The Co-op shop workers, mostly women, say they are being underpaid compared with warehouse workers, who are mostly men.
The claim comes after similar actions against Asda, Tesco, Sainsbury's and Morrisons. Retail workers claiming unequal pay at Asda overcame the latest hurdle in their legal battle which is good news for those at the other store chains too.
Law firm Leigh Day, which is representing the Co-op staff, claimed that shop floor workers – mostly women – are being underpaid compared with warehouse workers, who are predominantly men. The retail workers believe they are carrying out work of equal value to those in the warehouse.
The difference in pay between the shop floor and warehouse staff ranges from £1.50 to £3 per hour and the average shop floor employee, if successful, could be entitled up to £10,000 in back pay, Leigh Day estimated.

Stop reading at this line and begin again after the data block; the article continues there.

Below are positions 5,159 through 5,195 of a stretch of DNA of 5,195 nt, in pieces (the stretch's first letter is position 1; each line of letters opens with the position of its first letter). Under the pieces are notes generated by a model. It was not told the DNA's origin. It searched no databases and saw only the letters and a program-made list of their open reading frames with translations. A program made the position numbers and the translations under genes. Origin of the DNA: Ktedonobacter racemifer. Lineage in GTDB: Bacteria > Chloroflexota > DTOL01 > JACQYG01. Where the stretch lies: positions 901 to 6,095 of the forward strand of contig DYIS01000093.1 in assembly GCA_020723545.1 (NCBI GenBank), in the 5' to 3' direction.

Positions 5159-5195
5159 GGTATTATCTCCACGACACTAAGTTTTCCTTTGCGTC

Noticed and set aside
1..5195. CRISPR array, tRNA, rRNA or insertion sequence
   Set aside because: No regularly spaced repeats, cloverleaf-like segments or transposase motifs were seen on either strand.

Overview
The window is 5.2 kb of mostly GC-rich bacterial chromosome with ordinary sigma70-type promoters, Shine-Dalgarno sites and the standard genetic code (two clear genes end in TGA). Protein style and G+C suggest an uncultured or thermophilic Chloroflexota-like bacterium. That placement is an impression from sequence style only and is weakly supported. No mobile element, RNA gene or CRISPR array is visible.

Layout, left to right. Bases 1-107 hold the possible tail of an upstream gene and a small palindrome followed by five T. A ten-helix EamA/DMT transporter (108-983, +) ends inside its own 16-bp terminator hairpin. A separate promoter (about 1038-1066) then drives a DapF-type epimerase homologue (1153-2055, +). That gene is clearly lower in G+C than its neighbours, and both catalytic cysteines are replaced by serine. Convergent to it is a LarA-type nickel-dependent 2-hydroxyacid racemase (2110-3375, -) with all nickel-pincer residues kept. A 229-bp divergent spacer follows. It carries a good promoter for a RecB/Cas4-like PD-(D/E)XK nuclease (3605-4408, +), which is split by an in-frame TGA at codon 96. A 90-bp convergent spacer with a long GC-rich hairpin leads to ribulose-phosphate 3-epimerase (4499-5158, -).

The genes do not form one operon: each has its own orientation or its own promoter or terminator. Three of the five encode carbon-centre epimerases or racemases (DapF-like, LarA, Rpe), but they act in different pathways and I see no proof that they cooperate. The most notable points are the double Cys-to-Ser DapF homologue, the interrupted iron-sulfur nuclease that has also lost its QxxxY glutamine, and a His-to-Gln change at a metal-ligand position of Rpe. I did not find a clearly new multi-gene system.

Chris Benson, Leigh Day’s head of employment, said staff felt they were being “underpaid for the same effort” as workers in the warehouse.
Independent experts visited Asda branches to compare the roles of workers on the Asda shop floor, who are mostly women, and those who work in the supermarket giant’s distribution centre, who are mostly men.
The tribunal, which considered more than 20,000 pages of documents, dismissed Asda’s claim that “no-one minds” if work was not done on time in the supermarket and called the idea that there was no pressure to get the shop stocked and ready to meet customer demand as “not plausible”.
GMB legal director Sue Harris said: “GMB is very pleased with the judgement handed down in respect of this stage of what is a very lengthy process. We are proud to be supporting our members in this litigation and we will continue to do so until the fight for equal pay is won in ASDA.
“We have asked ASDA to sit down with us to reach agreement on the back pay owed to our members and to ensure they are paid equally with their comparators.
“Let’s stop clogging up the tribunals and courts with hearing after hearing and sit down collectively to try and resolve these issues.
“We want our low paid members receiving the money they deserve for the job they do, sooner rather than later.”